Oil futures bounced back on Friday after a sharp decline in the previous session. However, the market remains on track for monthly losses due to concerns over the Israel-Hamas conflict affecting crude supplies.
- West Texas Intermediate (WTI) crude for December delivery rose by 0.5% to $82.76 a barrel on the New York Mercantile Exchange. This marks an October drop of 8.8%.
- December Brent crude, the global benchmark, gained 0.6% to $88 a barrel. January Brent, the most actively traded contract, was up 0.5% at $86.79 a barrel, resulting in a 5.9% monthly decline.
- November gasoline rose by 0.5% to $2.231 a gallon, while November heating oil increased by 1.2% to $3.002 a gallon. Both are experiencing monthly drops of 7% and 9.1%, respectively.
- December natural gas gained 1.6% to $3.406 per million British thermal units, with a monthly gain of 2.8%.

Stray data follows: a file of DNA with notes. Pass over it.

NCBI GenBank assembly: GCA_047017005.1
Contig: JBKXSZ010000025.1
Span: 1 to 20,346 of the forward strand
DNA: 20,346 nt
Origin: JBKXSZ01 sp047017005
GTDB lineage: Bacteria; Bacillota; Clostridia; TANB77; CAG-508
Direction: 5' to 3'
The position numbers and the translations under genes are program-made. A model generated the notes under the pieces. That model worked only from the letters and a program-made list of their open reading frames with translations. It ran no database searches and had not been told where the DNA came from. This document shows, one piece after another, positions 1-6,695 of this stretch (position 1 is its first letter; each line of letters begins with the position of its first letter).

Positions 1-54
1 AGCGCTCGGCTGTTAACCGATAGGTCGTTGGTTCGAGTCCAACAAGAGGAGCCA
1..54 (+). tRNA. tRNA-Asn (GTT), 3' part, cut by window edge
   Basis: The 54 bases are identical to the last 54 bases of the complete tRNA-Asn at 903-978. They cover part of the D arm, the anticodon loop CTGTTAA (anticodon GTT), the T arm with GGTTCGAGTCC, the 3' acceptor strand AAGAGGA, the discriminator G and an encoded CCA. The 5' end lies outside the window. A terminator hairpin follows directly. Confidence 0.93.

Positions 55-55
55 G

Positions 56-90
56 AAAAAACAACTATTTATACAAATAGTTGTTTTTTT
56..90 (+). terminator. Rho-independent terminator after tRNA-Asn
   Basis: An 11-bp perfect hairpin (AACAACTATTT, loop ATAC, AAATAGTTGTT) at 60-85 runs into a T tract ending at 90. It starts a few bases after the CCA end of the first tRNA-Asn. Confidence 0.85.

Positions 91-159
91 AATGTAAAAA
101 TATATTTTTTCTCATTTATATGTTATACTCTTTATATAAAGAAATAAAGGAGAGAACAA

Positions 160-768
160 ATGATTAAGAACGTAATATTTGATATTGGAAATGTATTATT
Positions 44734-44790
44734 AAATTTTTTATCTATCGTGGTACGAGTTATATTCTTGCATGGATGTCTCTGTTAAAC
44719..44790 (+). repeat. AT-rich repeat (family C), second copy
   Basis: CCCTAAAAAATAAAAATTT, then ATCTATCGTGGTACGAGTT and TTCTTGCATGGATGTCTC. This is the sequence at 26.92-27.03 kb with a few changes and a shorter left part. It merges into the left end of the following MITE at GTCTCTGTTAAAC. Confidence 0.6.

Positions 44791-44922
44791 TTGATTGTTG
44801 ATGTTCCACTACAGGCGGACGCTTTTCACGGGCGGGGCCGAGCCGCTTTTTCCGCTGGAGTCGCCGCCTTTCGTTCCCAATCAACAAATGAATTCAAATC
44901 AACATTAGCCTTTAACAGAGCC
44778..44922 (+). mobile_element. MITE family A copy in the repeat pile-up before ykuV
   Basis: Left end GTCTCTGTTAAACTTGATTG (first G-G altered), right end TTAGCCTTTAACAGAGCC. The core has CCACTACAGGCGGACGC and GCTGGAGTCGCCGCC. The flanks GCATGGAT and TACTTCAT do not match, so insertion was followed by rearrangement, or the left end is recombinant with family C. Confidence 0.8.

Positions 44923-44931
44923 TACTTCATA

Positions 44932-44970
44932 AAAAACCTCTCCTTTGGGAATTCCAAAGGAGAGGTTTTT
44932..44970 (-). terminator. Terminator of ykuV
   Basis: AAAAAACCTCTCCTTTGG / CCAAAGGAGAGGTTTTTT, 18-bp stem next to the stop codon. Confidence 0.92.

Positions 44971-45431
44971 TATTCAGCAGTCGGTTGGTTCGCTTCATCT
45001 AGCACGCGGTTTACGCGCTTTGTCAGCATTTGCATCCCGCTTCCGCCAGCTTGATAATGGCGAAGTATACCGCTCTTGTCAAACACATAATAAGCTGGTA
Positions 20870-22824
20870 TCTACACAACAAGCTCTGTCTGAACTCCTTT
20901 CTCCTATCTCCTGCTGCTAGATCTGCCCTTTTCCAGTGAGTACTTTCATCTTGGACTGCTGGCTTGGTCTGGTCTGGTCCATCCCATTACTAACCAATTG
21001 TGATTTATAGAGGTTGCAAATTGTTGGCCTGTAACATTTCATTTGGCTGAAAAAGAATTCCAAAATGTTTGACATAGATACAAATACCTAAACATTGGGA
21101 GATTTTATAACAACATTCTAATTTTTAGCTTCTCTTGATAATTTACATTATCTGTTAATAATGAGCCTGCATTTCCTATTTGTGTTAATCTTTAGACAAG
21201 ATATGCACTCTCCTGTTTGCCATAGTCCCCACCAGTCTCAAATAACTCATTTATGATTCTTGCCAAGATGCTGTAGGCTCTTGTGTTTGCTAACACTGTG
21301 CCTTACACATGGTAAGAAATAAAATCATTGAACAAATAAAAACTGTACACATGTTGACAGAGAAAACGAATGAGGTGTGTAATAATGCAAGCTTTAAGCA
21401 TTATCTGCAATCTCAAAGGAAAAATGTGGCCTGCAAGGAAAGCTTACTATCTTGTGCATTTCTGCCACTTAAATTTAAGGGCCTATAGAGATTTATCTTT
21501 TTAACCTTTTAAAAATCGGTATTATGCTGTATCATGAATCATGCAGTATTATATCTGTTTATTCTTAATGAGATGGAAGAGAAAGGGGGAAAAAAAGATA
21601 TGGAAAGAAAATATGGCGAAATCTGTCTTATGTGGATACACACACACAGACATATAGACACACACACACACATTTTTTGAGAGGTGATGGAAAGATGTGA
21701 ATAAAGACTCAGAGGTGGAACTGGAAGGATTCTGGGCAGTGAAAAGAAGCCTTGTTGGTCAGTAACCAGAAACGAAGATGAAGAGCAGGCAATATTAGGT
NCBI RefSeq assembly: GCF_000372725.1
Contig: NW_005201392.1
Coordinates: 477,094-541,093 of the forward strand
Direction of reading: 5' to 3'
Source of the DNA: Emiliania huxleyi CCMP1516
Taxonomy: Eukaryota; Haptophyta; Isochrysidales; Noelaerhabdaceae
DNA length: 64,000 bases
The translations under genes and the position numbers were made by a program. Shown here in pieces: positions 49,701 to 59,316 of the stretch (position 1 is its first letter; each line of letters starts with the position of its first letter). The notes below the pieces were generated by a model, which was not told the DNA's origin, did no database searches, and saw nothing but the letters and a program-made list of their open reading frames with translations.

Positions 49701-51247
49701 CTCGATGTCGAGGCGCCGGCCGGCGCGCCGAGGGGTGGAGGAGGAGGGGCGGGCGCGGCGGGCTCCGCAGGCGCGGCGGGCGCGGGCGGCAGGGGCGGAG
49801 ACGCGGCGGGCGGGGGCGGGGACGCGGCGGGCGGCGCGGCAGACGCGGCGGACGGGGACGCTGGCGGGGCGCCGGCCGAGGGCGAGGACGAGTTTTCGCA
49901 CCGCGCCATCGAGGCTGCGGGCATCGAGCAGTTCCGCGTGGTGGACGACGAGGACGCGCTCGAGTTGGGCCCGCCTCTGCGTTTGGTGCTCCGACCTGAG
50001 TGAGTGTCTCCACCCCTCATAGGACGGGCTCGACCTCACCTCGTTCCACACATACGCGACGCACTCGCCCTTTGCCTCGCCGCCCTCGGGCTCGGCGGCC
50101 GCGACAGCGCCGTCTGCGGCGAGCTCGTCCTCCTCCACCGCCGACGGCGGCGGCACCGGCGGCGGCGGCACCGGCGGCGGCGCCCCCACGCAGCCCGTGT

The gains made in WTI and Brent since the start of the Israel-Hamas war have been largely erased. The risk of a broader conflict remains, but the focus is primarily on Iranian oil flows.
There is a concern that more stringent enforcement of sanctions by the United States could result in up to 1 million barrels a day of Iranian crude being taken off the market. However, so far, there have been no disruptions to oil supply from the region.
Analysts from ING highlight that without significant supply disruptions, it is unlikely that there will be a sustained increase in oil prices.
In conclusion, while oil futures have recovered slightly, the market is still expected to see monthly losses due to ongoing geopolitical concerns.